Nine now, Scott has never known anything but that world, a world in which he is normal, in which he is understood.
The Matchetts, all of them, are deaf - not just Scott and his 7-year-old sister Kara, but their parents, Doug and Mary Karol, as well. Theirs is a world hearing people rarely even glimpse, even in Rochester, N.Y. CBS News Sunday Morning Correspondent Martha Teichner reports.
The Matchetts are so like everybody else. But, at the same time, they are so different. The Matchetts have technology to thanks for a quality of life and access to the rest of the world that was unknown to the deaf a generation ago.
Such technology has enabled the whole family to have more fun. But as he watches his children enjoy themselves, Doug recalls the pain of a childhood defined by isolation.
"I scared people away. Some kids made fun of me," he says.
It helped that, growing up, he was a champion swimmer. But public school was lonely and hard for him. In Doug's estimation, he lives in a no-man's land: "To the hearing world, I'm deaf, and to the deaf world, I'm hearing...because I can speak."
And he was expected to speak and lip read exclusively so he could get along in the hearing world. He didn't even learn sign language until he was 22.
As for his wife, at the age of 3, Mary Karol was sent away to a deaf school where she, too, was taught to speak and lip read, but not how to sign. At 8, she was transferred to a local Catholic school where she was the only deaf student all the way through high school.
She did well, but it wasn't easy.
"It was a challenge," she recalls, "and I can remember coming home after school so exhausted from reading lips all day in the classroom, playing sports I'd come home and take naps for hours and hours."
Mary Karol finally immersed herself in American Sign Language when she got to the National Technical Institute for the Deaf (NTID), where she is a counselor today.
It was at NTID that she met Doug. He proposed to her on a diving trip, underwater, in sign language. When both of their children were born deaf, they made very different decisions about now to educate them than their parents did.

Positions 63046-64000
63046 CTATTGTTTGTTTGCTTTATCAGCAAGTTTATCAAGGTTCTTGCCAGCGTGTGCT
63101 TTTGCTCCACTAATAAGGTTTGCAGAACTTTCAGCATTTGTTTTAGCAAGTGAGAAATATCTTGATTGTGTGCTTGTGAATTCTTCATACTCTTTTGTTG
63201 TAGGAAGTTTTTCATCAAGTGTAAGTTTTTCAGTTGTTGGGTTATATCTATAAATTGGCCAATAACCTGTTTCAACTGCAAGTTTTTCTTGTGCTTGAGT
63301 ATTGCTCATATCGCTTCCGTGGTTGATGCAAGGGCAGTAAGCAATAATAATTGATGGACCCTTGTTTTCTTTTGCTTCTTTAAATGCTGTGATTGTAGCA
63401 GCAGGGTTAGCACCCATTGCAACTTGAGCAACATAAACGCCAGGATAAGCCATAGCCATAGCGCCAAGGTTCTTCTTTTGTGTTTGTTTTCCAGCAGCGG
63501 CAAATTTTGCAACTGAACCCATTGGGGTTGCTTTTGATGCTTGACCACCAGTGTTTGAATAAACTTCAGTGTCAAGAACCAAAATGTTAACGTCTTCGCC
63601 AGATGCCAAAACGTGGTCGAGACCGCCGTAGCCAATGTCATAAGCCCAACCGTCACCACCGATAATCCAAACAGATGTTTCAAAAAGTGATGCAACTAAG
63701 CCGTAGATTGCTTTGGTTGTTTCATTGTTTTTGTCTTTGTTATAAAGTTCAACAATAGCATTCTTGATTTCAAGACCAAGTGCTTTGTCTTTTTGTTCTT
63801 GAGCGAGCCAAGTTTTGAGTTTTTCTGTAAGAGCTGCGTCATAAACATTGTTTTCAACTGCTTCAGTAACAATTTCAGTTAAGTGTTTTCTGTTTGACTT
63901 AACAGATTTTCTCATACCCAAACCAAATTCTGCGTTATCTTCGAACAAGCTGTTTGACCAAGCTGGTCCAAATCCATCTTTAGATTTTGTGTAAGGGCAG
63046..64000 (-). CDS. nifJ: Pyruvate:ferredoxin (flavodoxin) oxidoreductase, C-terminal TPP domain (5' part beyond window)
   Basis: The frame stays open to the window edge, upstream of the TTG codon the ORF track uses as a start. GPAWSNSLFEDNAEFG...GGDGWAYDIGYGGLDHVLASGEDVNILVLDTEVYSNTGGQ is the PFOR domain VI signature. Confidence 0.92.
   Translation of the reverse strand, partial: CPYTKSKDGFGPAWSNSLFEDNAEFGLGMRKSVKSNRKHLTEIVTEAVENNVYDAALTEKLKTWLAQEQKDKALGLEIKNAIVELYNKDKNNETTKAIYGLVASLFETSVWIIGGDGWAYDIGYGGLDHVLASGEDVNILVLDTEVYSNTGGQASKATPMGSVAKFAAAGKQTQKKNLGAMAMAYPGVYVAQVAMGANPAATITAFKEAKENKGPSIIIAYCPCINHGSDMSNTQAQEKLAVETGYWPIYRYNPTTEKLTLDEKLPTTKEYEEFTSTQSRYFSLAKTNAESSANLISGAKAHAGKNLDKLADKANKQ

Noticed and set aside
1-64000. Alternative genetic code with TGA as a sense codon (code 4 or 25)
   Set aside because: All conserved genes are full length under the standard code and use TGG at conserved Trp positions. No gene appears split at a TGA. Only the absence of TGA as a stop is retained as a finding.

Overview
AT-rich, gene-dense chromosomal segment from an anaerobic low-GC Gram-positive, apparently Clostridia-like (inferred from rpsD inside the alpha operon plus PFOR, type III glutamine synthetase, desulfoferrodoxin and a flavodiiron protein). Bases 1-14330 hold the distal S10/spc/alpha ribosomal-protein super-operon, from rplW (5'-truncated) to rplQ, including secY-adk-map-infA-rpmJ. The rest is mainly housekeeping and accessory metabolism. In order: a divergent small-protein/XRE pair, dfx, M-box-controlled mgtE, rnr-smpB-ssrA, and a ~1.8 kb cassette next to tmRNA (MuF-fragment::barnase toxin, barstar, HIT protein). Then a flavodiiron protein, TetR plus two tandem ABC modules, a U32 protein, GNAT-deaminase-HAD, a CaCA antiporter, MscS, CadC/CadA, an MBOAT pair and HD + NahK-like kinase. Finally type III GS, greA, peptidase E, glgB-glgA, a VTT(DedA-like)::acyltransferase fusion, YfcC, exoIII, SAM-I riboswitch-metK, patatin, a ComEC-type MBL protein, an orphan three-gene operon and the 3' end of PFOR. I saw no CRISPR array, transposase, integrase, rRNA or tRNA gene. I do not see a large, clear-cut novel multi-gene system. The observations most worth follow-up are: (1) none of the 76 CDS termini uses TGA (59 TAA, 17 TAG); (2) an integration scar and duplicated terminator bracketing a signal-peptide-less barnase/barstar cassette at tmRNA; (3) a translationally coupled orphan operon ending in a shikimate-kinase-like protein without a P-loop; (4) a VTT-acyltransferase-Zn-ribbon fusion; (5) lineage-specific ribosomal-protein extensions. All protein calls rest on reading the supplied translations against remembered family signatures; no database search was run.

The Matchetts decided Scott and Kara should learn American Sign Language first and only later add English. Choosing their schools was harder.
Looming over every education decision the Matchetts make for their children is a disturbing statistic: A deaf American, 18 years old, graduating from high school, may be fluent in sign language, but is likely to read English at the 4th-grade level. Doing better than that is the key to succeeding in a hearing world.
When we met the Matchetts a year ago, they'd put Kara in public school. Why? Because for Kara, it's not: "You're on your own. Sink or swim," like it was for her parents, thanks to the Individuals with Disabilities Education Act passed in 1975. The law mandates that states must provide sufficient resources so that disabled students have full access to public education.
Kara has an interpreter with her in class at all times and a language pathologist. Today, more than 60 percent of all deaf students in the U.S. spend part or all of their day in public school classrooms alongside hearing students.
Explains Mary Karol, "If you throw Kara in the water, she'll swim quickly. But for Scott, it takes more time. So their timing is different. So for her, she's comfortable in an environment where she's different."
Scott, less so. He was sent to the Rochester School for the Deaf. One way or another, the states pay for deaf education, as much as $70,000 a year. But today, only about a quarter of all deaf children attend deaf schools. Many have closed.
On any given school day, Kara and Scott might find themsleves having the same kind of one-on-one speech therapy and language training. But, when Kara is with the other students for example, in her Brownie troop she finds herself in an environment very much like the world she'll face as an adult, where she is the only one who is deaf. Perhaps because it's Rochester, though, the Brownies are learning to sign.
Scott, meanwhile, is surrounded by deaf children to make friends with, and deaf adults who can build his confidence and serve as role models. They communicate easily and directly in sign language, without an interpreter.
The Matchetts see their children's deafness in the mirror of their own lives. And, as they see life come full circle, they pray it will come around more gently this time. But how to beat those statistics is a tough call.
Says Mary Karol, "They can always come home and feel safe here. This'll be their comfort zone. They can come home and turn their voices off and sign."
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